The East Baltimore Historical Library hosted Baltimore’s first annual Steel Workers’ Legacy Luncheon, recently at the new Marriott Residence Inn-Hopkins Campus. A cross section of people from the community were invited to the luncheon to initiate a concerted effort to chronicle the history of these citizens who, unfortunately, have never received proper recognition for their role in building and sustaining America.
Former Delegate Clarence “Tiger” Davis served as the emcee; City Solicitor Andre Davis shared that his father worked at Bethlehem Steel during his keynote address; and Baltimore attorney Fredrick Durst from the Law offices of Peter Angelos shared good reasons for capturing stories about Steel Workers.
Delegate Cheryl Glenn, Baltimore City Legislative Delegation Chair presented “Family Jewels” awards to retired steel workers: George Terry; Eddie Bartee, Sr.; and Lee Douglas, 95 years young.
A former marine and Old Town Mall Community Association president, Douglas was one of the union leaders who testified before the U.S. Congress when the voices of black steel workers were heard nationally in the mid-sixties.
Legacy Luncheons’ co-chairs, Councilman Robert Stokes and Barbara Hopkins, JHU, Community Relations, also received awards.
Whether these men and women worked at Bethlehem Steel (Sparrows Point); ARMOCO Steel; Baltimore Smelting & Refinery (Koppers); or Eastern Stainless Steel; or whether they lived in East or West Baltimore, Highland Town, Dundalk, Sparrows Point or Turner Station— the attendees celebrated the health sacrifices these laborers made. They contributed to the USA Steel Industry becoming an industrial giant around the world, all while navigating Jim Crow policies and practices in order to provide for their families.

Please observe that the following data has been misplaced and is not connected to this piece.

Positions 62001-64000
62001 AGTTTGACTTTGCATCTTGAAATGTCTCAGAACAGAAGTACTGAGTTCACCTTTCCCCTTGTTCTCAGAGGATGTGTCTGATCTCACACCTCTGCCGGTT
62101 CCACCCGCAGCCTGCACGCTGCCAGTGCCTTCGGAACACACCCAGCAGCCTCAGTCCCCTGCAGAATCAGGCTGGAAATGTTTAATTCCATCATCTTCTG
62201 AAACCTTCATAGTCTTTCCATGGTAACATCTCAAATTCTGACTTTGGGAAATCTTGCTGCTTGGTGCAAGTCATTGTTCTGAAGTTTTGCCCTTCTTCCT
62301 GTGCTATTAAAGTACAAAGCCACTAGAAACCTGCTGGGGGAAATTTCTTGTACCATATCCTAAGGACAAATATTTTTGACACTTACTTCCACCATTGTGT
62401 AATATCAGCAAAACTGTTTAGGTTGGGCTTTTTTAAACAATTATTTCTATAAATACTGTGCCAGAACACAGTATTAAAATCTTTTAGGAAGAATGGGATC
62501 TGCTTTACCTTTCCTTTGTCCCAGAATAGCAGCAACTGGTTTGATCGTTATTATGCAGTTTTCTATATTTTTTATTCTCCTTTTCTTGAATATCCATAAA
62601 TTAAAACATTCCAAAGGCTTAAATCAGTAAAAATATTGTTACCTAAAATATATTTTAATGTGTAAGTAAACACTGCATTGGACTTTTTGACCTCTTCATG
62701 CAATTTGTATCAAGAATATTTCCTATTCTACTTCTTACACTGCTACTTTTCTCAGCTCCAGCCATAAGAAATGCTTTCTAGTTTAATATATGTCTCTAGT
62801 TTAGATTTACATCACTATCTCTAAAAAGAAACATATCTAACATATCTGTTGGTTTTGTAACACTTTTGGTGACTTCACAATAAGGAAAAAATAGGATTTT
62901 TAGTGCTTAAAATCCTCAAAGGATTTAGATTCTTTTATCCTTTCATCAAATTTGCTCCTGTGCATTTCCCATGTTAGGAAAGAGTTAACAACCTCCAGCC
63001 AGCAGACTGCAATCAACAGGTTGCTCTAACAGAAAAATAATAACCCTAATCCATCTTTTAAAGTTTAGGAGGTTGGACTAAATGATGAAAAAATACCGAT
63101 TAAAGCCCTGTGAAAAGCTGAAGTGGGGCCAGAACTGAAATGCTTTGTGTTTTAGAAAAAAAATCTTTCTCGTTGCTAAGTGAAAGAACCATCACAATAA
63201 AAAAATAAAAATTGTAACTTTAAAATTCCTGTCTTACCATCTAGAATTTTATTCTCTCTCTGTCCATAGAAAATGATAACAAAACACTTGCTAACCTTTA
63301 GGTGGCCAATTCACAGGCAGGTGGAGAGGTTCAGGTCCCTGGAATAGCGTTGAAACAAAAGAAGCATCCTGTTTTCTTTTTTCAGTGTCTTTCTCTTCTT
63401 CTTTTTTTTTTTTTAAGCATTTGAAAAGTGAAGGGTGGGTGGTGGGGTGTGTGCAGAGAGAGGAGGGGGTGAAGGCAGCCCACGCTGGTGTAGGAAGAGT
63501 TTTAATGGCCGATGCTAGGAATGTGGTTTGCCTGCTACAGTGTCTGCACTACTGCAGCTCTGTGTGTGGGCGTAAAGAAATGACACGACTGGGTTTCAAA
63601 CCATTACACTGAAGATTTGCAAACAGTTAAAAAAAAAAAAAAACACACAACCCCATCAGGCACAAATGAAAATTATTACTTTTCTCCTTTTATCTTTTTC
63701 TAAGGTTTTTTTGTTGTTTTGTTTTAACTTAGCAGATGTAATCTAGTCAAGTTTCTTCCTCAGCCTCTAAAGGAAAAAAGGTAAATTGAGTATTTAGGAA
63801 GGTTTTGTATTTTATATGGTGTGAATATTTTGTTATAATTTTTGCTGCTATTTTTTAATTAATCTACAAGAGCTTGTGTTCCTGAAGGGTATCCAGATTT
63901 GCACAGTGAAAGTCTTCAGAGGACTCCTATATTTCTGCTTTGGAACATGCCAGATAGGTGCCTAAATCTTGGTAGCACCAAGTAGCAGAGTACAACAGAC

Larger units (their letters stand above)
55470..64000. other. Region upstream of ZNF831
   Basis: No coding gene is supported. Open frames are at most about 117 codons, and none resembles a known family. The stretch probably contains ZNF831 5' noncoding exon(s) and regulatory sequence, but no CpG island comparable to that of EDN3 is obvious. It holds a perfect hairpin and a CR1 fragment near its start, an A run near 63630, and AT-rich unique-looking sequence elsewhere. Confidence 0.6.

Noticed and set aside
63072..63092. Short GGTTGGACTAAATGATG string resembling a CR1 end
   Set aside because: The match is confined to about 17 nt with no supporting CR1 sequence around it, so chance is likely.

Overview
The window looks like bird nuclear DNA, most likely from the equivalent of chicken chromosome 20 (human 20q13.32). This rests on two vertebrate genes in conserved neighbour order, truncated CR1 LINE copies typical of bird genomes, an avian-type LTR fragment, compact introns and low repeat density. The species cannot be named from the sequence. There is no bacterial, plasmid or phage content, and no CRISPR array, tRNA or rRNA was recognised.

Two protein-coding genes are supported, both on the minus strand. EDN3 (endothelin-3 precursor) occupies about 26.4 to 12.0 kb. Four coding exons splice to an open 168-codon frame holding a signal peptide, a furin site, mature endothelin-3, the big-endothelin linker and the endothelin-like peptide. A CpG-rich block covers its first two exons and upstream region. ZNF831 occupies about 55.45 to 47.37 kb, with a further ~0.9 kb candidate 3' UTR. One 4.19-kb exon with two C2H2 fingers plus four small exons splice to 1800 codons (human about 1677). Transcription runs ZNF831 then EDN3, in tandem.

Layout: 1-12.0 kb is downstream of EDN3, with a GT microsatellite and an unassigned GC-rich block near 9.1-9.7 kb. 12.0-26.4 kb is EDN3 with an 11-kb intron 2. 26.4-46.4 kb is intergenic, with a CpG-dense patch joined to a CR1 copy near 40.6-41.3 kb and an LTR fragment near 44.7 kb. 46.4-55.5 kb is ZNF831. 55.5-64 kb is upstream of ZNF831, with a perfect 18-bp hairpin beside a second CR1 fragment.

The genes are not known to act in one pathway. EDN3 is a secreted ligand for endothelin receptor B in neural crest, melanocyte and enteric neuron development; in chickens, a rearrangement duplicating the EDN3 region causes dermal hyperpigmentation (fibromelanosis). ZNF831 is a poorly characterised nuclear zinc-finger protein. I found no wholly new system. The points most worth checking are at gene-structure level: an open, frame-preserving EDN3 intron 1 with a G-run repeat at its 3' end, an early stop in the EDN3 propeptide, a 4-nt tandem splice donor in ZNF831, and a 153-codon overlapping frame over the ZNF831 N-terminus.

Many of these men left southern farms, during “The Great Migration,” crossed the Mason Dixon line and began to learn new skills; while building self-sustaining enclaves within the neighborhoods there were able to settle in. They learned new skills, which would fuel not only a robust economy for our city, but also the region paving the way for hundreds of black students to enter colleges and they purchased thousands of homes throughout East Baltimore— and beyond.
Let us all remember, that during an extremely challenging period in our country’s moral and political history – “They bent steel!”